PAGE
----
The Gods of Mars

By Edgar Rice Burroughs

Page 25

smile at our dilemma.

"There is naught that we can do but take things as they come, and at
least have the satisfaction of knowing that whoever slays us eventually
will have far greater numbers of their own dead to count than they will
get in return. White ape or plant man, green Barsoomian or red man,
whosoever it shall be that takes the last toll from us will know that
it is costly in lives to wipe out John Carter, Prince of the House of
Tardos Mors, and Tars Tarkas, Jeddak of Thark, at the same time."

I could not help but laugh at his grim humour, and he joined in with me
in one of those rare laughs of real enjoyment which was one of the
attributes of this fierce Tharkian chief which marked him from the
others of his kind.

"But about yourself, John Carter," he cried at last. "If you have not
been here all these years where indeed have you been, and how is it
that I find you here to-day?"

"I have been back to Earth," I replied. "For ten long Earth years I
have been praying and hoping for the day that would carry me once more
to this grim old planet of yours, for which, with all its cruel and
terrible customs, I feel a bond of sympathy and love even greater than
for the world that gave me birth.

"For ten years have I been enduring a living death of uncertainty and
doubt as to whether Dejah Thoris lived, and now that for the first time
in all these years my prayers have been answered and my doubt relieved
I find myself, through a cruel whim of fate, hurled into the one tiny
spot of all Barsoom from which there is apparently no escape, and if
there were, at a price which would put out for ever the last flickering
hope which I may cling to of seeing my princess again in this life--and
you have seen to-day with what pitiful futility man yearns toward a
material hereafter.

"Only a bare half-hour before I saw you battling with the plant men I
was standing in the moonlight upon the banks of a broad river that taps
the eastern shore of Earth's most blessed land. I have answered you,
my friend. Do you believe?"

"I believe," replied Tars Tarkas, "though I cannot understand."

As we talked I had been searching the interior of the chamber with my
eyes. It was, perhaps, two hundred feet in length and half as broad,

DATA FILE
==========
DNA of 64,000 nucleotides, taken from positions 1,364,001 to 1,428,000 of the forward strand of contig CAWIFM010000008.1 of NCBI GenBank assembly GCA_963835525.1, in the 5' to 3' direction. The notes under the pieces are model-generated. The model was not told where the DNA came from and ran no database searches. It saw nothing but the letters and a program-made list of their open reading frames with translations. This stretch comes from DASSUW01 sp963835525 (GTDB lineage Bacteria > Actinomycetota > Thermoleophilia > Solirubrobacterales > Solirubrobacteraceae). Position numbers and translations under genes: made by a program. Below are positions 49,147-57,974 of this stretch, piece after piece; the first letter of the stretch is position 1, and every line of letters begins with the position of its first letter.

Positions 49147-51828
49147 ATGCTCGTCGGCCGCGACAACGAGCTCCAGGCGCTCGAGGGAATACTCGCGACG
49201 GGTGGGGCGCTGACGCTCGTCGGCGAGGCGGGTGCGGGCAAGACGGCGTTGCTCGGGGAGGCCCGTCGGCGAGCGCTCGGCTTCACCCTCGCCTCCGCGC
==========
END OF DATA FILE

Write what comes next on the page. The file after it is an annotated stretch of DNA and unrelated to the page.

with what

Last Page Next Page

Text Comparison with At the Earth's Core

Page 0
Nor could you wonder had you witnessed a recent experience of mine when, in the armor of blissful and stupendous ignorance, I gaily narrated the gist of it to a Fellow of the Royal Geological Society on the occasion of my last trip to London.
Page 1
"Ten years, and I thought that at the most it could be scarce more than one!" That night he told me his story--the story that I give you here as nearly in his own words as I can recall them.
Page 9
Don't you recall the sudden whirling of our seats? After that the drill was above you instead of below.
Page 13
Did I say safely lodged? At the time I thought we were quite safe, and so did Perry.
Page 15
Behind them trailed long, slender tails which they used in climbing quite as much as they did either their hands or feet.
Page 26
About all I gleaned of them was that they were quite hideous, had wings, and webbed feet; lived in cities built beneath the ground; could swim under water for great distances, and were very, very wise.
Page 27
And Perry! He was absolutely flabbergasted.
Page 35
"Look," he cried, pointing to it, "this is evidently water, and all this land.
Page 36
" I was for making the attempted escape at once, but both Perry and Ghak counseled waiting for some propitious accident which would insure us some small degree of success.
Page 66
Scarce had I touched the earth than I was upon my feet, dashing madly for the path by which I had entered this horrible valley.
Page 67
"Men say that they are visible from half Pellucidar," he replied.
Page 77
Another, grasping a sharp knife with her three-toed fore foot, was laying open the victim's chest and abdomen.
Page 82
I was sure that if he thought it would profit him he would betray us; but I saw no way out of it now, and the fact that I had killed four Mahars instead of only the three I had expected to, made it possible to include the fellow in our scheme of escape.
Page 84
How we traveled at a dogged run until we dropped in our tracks.
Page 86
But nothing of the kind happened--as a matter of fact the Sly One had betrayed us.
Page 87
During our flight from Phutra I had restrung my bow with a piece of heavy gut taken from a huge tiger which Ghak and I had worried and finally dispatched with arrows, spear, and sword.
Page 93
The hissing noise which had first attracted my attention was issuing from its throat, and seemed to be directed at something beyond and below me which I could not see.
Page 106
I had told Dian about our plan of emancipating the human race of Pellucidar, and she was fairly wild over it.
Page 108
We had barely entered the great plain when we discovered two enormous animals approaching us from a great distance.
Page 110
The Mahars had offered fabulous rewards for the capture of any one of us alive, and at the same time had threatened to inflict the direst punishment upon whomever should harm us.